A Journey for Every Word #IWSG #amwriting #dreams

[I wrote this post as a member of the Insecure Writer’s Support Group where we share our worries and also offer support and encouragement to each other on the first Wednesday of every month. If you’re a writer like me and you’re looking for a bit of support, you can click the link and sign up here

Thank you to our awesome co-hosts this month: T. Powell Coltrin, Victoria Marie Lees, Stephen Tremp, Renee Scattergood, and J.H. Moncrieff!

Check out our IWSG homepage for recent news and events.  And as always, thank you to founder Alex J. Cavaugh 🙂 

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"The grass grew green again and the woods were full of wildflowers." Laura Ingalls Wilder

At four years old, I sat at a tiny desk in a storage room in my mother’s basement. I must have been elevated on a pile of old books so I could reach the top of the desk. It wasn’t the books or the desk that caught my eye. In front of me and on the desk sat an old black typewriter. The keys were metal and round. When I pressed them, a tiny metal foot struck paper and left behind an inked symbol.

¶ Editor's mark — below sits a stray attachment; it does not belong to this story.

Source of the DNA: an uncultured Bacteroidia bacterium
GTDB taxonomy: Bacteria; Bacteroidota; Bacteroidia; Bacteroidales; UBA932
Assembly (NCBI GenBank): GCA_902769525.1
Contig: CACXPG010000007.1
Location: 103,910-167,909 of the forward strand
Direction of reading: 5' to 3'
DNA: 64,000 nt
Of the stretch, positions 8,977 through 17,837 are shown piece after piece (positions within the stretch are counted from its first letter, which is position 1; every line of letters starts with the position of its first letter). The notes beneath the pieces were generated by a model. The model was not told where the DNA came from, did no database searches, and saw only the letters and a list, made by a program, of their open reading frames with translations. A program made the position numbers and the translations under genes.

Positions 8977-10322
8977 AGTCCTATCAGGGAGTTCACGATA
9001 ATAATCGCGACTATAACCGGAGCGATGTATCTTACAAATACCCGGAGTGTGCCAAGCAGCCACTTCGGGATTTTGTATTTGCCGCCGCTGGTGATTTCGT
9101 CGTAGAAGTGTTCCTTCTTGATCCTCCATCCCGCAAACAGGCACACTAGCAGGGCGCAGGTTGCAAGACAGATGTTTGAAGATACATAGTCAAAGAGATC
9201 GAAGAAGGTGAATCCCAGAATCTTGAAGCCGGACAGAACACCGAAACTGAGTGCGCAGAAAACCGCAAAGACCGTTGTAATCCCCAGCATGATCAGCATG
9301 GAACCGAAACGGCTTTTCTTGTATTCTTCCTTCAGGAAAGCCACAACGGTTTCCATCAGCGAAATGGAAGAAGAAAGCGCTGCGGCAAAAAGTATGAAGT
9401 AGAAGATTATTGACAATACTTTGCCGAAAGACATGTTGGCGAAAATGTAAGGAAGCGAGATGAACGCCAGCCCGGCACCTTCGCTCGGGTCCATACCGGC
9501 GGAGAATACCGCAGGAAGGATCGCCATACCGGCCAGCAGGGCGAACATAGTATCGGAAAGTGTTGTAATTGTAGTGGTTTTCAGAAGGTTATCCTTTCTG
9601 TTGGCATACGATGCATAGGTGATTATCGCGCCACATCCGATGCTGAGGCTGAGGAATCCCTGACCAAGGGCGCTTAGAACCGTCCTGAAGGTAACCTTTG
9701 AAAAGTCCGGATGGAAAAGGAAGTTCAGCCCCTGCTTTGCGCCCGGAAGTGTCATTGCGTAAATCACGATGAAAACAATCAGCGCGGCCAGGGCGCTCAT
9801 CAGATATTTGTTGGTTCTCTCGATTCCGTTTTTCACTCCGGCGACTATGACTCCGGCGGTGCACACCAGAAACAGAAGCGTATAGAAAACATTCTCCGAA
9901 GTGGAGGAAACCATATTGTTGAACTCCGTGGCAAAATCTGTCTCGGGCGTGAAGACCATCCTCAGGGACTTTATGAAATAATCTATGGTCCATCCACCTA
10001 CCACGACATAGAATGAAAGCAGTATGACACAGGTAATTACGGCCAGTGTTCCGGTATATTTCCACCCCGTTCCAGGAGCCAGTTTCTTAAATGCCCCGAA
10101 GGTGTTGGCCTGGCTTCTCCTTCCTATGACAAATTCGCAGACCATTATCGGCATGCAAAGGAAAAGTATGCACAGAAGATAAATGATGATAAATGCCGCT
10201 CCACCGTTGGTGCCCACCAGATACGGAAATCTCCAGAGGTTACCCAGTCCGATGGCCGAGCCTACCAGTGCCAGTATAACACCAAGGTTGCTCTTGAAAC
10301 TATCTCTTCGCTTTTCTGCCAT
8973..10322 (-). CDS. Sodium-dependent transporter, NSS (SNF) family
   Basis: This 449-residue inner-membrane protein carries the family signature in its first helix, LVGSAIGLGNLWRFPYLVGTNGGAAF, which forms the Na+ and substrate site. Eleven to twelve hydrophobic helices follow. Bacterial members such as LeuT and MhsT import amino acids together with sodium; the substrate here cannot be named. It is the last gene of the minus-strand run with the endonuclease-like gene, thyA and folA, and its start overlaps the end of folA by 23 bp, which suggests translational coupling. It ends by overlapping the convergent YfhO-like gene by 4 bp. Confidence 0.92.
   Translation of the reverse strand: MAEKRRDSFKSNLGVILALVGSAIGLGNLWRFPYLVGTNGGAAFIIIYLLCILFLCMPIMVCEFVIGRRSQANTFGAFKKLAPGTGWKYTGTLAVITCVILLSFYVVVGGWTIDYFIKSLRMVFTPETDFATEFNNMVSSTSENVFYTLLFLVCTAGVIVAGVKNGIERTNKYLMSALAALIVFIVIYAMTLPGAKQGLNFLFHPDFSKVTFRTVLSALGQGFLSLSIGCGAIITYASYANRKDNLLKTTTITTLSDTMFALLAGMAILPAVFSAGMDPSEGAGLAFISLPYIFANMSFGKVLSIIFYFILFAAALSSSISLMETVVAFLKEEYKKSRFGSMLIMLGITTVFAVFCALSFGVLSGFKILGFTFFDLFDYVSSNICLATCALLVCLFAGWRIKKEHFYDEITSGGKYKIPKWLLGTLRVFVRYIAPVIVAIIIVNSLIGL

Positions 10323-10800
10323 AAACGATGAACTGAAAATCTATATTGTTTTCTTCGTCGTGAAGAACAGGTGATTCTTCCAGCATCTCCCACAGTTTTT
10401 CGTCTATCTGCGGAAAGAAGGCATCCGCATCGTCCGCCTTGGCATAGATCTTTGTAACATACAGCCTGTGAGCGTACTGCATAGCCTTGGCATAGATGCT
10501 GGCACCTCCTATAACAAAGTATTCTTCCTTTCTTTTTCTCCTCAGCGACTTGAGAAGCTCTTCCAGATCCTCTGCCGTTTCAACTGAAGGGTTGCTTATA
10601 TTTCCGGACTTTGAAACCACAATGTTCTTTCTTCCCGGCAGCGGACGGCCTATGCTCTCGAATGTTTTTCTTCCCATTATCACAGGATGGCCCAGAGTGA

At four years old, I couldn’t read, but I understand the idea how symbols tied together built stories.  My older brother could write stories. He could read very well too. I wanted to be like him.

This month’s question asks: “What started you on your writing journey? Was it a particular book, movie, story, or series? Was it a teacher/coach/spouse/friend/parent? Did you just ‘know’ suddenly you wanted to write?”

I think my journey started because of how long it took me to read. I also struggled to write clear sentences, later paragraphs. I think my journey to write came from my drive to read, then took off when my teachers noticed me and complimented my work. They encouraged me to continue to write my creative ideas down. They encouraged me to read my thoughts to others and submit them.

I did. I still am, or at least I’m working on that.

I chose the Laura Ingalls Wilder quote because my mother would read me her books when I was really sick. It was comforting. Wilder’s work is so vivid I couldn’t help but imagine her life back then.

Happy IWSG day. May this new year help you move closer in the direction you wish to go.

Write Your Perfect Sky #IWSG #amwriting #dreams

[I wrote this post as a member of the Insecure Writer’s Support Group where we share our worries and also offer support and encouragement to each other on the first Wednesday of every month. If you’re a writer like me and you’re looking for a bit of support, you can click the link and sign up here]